One item, however, that was always missing from my compilation of cookware was a mortar and pestle. It wasn’t for lack of exposure, since any kitchen shop worth its salt offers a mortar and pestle (or two or three) in their product line. No, what held me back was my desire to own a traditional Mexican mortar and pestle – an authentic one made from volcanic rock. And what better place to get one of those than in the country of origin? On a recent trip to Cabo San Lucas, Mexico (made possible by an amazingly generous invitation from good friends who own a vacation home there) I met my molcajete (mole-ca-het-tay), which is the Mexican word for mortar and pestle. She (my molcajete) cost 200 pesos, which is only about $16 dollars US, but I guarantee you she’s a priceless souvenir I’ll treasure forever.
Now, don’t let her simple design fool you. The molcajete needs special care and primping before she’s ready for food prep. Over the last few weeks I’ve been coaxing and scrubbing and seasoning Ms. Mole (that’s what I call her now) so she can help me with my summertime salsas and guacamoles. If you’re considering adopting a molcajete of your own, here’s what needs to be done.
Step 1: Submerge the molcajete in water and scrub to remove any dirt or loose pieces. Don’t put the molcajete in the dishwaster and don’t use dishwashing liquid or other soaps.
Step. 2: Allow molcajete to air dry.
Step 3: Grind uncooked wet rice, one handful at a time, in the molcajete until the rice turns gray. Remove ground rice and repeat several times until the rice remains white when ground.
Step 4: Grind a handful of rock salt in the molcajete until it is fine salt or powder.
Step 5: Rinse and repeat this process several times, grinding more rock salt until the bowl of the molcajete is smooth to the touch.
Step 6: Grind 4 cloves of garlic, 1 teaspoon cumin, 1 teaspoon salt, and 1 teaspoon black pepper in the molcajete until a paste forms. Allow mixture to sit for 24 hours.
Step 7. Rinse the paste out of the molcajete and allow molcajete to air dry.
Steps 3 and 4 may need to be repeated after several uses of the molcajete to keep it well seasoned.
The first thing I made in my molcajete was a favorite Better Homes & Gardens recipe for Chunky Guacamole. Ms. Mole performed beautifully, mashing the ingredients to a perfect consistency with style and grace. As my husband and I were digging in to the tasty avocado dip, I told him I think Ms. Mole needs a companion on the appliance shelf – maybe that new Vitamix blender I’ve been wanting. He just rolled his eyes.
Written on December 6, 2012 at 8:30 am , by Erin Gleeson
Hello from The Forest Feast! Lately I have been really into edamame. Since I don’t eat much meat, I am always looking for different sources of protein, and there is a lot you can do with these bright green little beans. Using this Edamame Humus recipe, I whirred them up in my food processor to make a colorful, healthy dip. Out here in the woods, we love having snacks with our cocktails before dinner, and this is a fun alternative to regular hummus. Considering its color, if you serve it with red bell peppers it’ll be a festive appetizer to serve at a holiday party this time of year.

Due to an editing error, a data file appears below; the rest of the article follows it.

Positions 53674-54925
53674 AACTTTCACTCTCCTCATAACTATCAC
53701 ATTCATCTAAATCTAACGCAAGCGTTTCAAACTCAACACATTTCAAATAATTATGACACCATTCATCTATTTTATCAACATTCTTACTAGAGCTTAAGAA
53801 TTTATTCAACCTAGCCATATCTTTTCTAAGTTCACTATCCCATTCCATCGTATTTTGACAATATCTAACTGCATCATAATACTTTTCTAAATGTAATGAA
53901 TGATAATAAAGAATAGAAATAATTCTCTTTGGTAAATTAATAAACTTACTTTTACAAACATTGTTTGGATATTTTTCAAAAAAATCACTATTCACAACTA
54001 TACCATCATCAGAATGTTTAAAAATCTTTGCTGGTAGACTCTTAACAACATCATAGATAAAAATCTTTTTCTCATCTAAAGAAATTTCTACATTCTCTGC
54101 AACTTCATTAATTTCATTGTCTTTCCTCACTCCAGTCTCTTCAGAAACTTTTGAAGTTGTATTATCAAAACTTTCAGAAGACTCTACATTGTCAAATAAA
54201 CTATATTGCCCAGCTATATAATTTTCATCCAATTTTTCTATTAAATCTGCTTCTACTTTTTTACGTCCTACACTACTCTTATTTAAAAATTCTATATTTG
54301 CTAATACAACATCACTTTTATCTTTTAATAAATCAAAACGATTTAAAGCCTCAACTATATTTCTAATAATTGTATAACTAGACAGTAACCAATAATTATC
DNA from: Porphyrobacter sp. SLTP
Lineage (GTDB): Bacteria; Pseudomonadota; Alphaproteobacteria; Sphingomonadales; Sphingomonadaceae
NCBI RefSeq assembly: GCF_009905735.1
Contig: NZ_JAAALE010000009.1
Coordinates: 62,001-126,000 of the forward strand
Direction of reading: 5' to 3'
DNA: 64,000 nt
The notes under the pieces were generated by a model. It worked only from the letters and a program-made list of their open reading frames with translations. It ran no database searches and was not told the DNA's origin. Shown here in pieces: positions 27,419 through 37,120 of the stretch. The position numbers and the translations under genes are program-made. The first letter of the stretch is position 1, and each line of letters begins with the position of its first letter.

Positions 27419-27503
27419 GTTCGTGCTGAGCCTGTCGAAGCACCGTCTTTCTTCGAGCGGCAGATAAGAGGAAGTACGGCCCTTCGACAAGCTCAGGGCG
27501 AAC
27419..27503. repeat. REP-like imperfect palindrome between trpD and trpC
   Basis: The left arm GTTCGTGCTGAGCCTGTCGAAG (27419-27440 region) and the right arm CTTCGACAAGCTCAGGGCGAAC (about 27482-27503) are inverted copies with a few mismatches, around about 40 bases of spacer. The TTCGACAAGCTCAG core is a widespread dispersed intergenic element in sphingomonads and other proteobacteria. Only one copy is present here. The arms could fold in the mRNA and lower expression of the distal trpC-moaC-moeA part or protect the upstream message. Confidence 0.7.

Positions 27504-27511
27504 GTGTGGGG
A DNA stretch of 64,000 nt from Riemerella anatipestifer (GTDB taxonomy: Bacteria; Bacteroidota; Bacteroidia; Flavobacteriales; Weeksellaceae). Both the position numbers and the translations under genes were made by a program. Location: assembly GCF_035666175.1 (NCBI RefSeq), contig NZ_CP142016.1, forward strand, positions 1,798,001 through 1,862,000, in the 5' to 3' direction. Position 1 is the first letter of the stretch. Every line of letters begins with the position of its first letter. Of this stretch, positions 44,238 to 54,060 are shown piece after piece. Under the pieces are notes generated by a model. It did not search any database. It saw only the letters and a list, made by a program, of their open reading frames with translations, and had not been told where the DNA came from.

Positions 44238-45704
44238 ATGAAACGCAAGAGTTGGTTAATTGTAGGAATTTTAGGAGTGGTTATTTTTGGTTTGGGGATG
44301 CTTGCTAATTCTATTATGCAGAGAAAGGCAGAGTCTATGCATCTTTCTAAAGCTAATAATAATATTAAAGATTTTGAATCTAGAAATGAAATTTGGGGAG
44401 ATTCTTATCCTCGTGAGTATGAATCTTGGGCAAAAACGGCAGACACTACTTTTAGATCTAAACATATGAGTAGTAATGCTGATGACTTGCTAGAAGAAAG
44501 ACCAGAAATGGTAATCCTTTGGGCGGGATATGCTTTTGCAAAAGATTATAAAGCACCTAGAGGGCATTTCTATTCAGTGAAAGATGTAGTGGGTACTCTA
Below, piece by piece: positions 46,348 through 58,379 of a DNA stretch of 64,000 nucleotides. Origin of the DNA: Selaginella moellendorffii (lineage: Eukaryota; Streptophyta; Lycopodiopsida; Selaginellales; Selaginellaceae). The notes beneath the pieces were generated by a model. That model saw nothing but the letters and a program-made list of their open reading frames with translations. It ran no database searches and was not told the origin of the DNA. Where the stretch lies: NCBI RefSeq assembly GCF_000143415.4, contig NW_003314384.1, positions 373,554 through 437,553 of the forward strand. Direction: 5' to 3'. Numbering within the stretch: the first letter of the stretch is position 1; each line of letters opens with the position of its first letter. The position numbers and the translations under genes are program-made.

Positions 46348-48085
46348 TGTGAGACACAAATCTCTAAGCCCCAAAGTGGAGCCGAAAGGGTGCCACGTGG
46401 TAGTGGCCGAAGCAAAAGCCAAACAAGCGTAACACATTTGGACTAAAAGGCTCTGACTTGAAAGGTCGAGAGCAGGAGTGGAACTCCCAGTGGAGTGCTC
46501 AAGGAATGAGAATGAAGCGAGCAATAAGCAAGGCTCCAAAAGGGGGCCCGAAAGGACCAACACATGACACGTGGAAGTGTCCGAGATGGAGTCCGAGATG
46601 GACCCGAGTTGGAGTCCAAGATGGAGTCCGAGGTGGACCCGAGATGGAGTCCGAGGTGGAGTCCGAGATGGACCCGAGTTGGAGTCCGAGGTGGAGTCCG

A great cocktail hour snack! And easy to make ahead for holiday entertaining…
- 1 10 ounce package frozen sweet soybeans (edamame)
- 1/2 cup snipped fresh Italian (flat-leaf) parsley (I left this out since I am not a big parsley fan, but you could alternatively add basil or cilantro)
- 1/4 cup lemon juice (lime also works)
- 1/4 cup water
- 1 tablespoon tahini (sesame seed paste)
- 3 cloves garlic, peeled and quartered
- 1/2 teaspoon salt
- 1/2 teaspoon ground cumin
- 1/3 cup olive oil
- 1/8 teaspoon paprika (optional, for garnish)
- 8 cups assorted vegetable dippers, such as sweet red bell pepper pieces, cucumber slices, baby carrots, snow pea pods, and/or celery sticks
1. Shell and cook edamame until tender according to package directions; drain. Several grocery stores sell pre-cooked shelled edamame beans in the frozen section.
2. In a food processor combine edamame, parsley, lemon juice, the water, tahini, garlic, salt, and cumin. Cover and process until smooth. With food processor running, slowly add oil in a thin steady stream, processing until smooth. Add additional water if necessary to reach desired consistency. If desired, sprinkle with paprika. Serve with vegetable dippers or crackers.
The Forest Feast is a blog by Erin Gleeson full of simple, colorful vegetable based recipes. After working for many years as a food photographer in NYC, Erin moved to a cabin in the woods last summer where she is currently working on The Forest Feast Cookbook.